|All the reasons. cough...|
Okay, so there's a certain beefcake element. I will put that right up front and stop dancing around the "I don't objectify people" bush. If I could have Randy Orton all to myself to molest, I would. And while I don't like a mesomorphic body type, in my lonely state, even some of the more muscular wrestlers give me a little fantasy time where I can pretend I'm not lonely and have something to ogle at safely.
Then there's the drama of it all. Part of the entertainment aspect of professional wrestling is the writing, the story line. One of the best story lines the WWE has had in a long time was the love quadrangle-turned-triangle with the now Raw General Manager AJ Lee. It got be hooked back in when I was starting to get tired of wrestling, but I tuned in every week to see what crazy antics AJ would be up to, and now that she's the GM, I want to see what matches she's going to create. Watching big burly men beat the shit out of each other-- unh-- is fine and all, but sometimes you need a little palate cleanser, so why not make those matches mean something, you know?
I think another big thing that helps me enjoy pro wrestling for what it is is understanding that it's fake, and what makes it fake. You see, I used to have a friend who wrestled for Fox Fights (Jade, and it's a sign of how badly our friendship ended that, when I saw the stills for her last video I saw how chubby she had gotten, I laughed) who taught me a lot about pro wrestling. She used to demonstrate "posting" moves, which is one wrestler supporting the other in a big lift or throw, for safety. When you know what to look for, you can spot it all the time. There are times when I think it looks too obvious. She also taught me about oil, and it's here that I would put an example picture of David Otunga from WWE, but Google seems to only want to show me pictures of his wife, Jennifer Hudson. There was a point that he was too oiled up, and someone must have heard me yelling at the TV, because he dialed way back. Too much oil can actually hurt the other wrestler because they can't get a grip. hing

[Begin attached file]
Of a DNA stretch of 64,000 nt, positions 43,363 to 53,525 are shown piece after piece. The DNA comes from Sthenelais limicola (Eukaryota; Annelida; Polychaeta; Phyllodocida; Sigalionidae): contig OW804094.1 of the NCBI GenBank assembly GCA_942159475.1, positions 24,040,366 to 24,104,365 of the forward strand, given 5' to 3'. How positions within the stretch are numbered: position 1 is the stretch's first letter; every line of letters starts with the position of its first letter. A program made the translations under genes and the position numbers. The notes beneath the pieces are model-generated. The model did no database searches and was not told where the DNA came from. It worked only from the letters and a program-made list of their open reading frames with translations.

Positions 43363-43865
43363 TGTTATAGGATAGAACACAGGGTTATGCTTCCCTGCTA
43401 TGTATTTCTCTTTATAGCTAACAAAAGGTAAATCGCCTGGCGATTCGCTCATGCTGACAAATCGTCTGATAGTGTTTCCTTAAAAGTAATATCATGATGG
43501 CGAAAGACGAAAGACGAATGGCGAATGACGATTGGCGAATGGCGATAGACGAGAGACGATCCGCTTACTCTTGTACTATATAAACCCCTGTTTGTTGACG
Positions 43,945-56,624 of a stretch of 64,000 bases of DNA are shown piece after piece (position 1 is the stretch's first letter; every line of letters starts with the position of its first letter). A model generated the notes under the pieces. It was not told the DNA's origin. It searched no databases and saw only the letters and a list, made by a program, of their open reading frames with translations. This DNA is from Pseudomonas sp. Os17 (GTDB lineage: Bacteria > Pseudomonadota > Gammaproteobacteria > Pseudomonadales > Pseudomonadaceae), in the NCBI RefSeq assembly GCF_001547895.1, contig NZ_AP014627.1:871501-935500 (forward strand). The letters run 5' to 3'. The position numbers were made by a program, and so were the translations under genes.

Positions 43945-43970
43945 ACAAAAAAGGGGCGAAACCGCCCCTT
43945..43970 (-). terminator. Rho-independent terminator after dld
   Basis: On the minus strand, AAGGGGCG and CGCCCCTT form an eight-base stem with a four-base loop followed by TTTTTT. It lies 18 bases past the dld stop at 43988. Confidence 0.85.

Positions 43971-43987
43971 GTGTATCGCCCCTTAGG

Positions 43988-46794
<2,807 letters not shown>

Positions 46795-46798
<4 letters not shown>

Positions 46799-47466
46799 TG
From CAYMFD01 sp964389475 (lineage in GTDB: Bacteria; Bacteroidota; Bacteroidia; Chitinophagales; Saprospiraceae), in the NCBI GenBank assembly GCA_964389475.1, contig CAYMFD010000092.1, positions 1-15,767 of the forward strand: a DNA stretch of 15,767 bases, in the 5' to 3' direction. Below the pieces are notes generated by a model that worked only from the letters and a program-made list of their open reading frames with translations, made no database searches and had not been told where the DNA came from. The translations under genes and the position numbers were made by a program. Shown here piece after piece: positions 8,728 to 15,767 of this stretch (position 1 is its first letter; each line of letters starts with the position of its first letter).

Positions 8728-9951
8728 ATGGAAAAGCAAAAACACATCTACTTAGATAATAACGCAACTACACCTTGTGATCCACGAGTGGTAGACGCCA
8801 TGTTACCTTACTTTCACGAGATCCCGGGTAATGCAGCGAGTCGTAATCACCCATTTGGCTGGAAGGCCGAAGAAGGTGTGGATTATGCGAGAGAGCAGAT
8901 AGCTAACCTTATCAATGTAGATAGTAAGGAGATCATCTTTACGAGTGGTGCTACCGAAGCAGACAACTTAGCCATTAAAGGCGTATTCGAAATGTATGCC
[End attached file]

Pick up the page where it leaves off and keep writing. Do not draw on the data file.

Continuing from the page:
Some things can't be faked, like being hit with a folding chair. Watching Triple H beat the Undertaker repeatedly over the back with a chair in the End of an Era Hell in a Cell match at Wrestlemania had me clenched with anticipation. It was such a brutal match, and seeing the Undertaker, a wrestler that debuted when I was 12, wrestle in probably his final real match ever, was emotional. I'm not ashamed to say I cried when he, Triple H, and Shawn Michaels hugged at the end.
So I watch, every week, twice a week, enjoying wrestling for what it is. I understand it's fake. I get wrapped up in the drama, I ogle, I follow wrestlers on Twitter and Facebook. I yell at the TV. Come September, I'm going to a live event with a friend. And let's not forget in the end, that, while it may be fake, all the good that these wrestlers do with their celebrity.